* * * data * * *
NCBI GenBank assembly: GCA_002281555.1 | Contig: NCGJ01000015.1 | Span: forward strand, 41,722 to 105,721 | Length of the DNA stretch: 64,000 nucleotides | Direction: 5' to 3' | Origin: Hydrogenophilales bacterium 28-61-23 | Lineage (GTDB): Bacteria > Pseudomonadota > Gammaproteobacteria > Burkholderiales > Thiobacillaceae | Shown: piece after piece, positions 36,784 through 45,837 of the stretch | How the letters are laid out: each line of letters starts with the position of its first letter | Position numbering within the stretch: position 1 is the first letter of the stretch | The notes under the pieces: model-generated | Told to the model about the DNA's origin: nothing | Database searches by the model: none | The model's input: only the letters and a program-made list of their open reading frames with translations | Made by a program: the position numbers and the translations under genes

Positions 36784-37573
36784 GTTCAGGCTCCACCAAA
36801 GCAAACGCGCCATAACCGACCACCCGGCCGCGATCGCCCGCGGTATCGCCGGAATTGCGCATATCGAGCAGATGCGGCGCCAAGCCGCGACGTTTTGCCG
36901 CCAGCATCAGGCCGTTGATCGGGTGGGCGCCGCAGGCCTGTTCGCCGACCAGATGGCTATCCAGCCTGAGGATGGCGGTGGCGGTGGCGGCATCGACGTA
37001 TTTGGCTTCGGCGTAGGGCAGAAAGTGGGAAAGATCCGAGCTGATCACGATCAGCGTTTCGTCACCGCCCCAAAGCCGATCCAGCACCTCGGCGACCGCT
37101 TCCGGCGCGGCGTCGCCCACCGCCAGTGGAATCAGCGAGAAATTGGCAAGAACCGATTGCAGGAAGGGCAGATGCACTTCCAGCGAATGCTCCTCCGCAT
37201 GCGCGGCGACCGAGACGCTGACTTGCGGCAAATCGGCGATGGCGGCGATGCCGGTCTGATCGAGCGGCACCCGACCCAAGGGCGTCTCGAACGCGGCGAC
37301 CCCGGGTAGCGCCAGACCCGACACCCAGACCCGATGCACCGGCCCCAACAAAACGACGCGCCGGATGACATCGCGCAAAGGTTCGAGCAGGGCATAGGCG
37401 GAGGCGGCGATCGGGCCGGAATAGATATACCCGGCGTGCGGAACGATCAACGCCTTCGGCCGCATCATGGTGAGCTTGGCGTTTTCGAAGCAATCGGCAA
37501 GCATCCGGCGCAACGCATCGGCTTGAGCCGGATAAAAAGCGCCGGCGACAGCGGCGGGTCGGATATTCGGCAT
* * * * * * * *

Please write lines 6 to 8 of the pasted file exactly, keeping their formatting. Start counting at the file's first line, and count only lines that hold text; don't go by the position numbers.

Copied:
37001 TTTGGCTTCGGCGTAGGGCAGAAAGTGGGAAAGATCCGAGCTGATCACGATCAGCGTTTCGTCACCGCCCCAAAGCCGATCCAGCACCTCGGCGACCGCT
37101 TCCGGCGCGGCGTCGCCCACCGCCAGTGGAATCAGCGAGAAATTGGCAAGAACCGATTGCAGGAAGGGCAGATGCACTTCCAGCGAATGCTCCTCCGCAT
37201 GCGCGGCGACCGAGACGCTGACTTGCGGCAAATCGGCGATGGCGGCGATGCCGGTCTGATCGAGCGGCACCCGACCCAAGGGCGTCTCGAACGCGGCGAC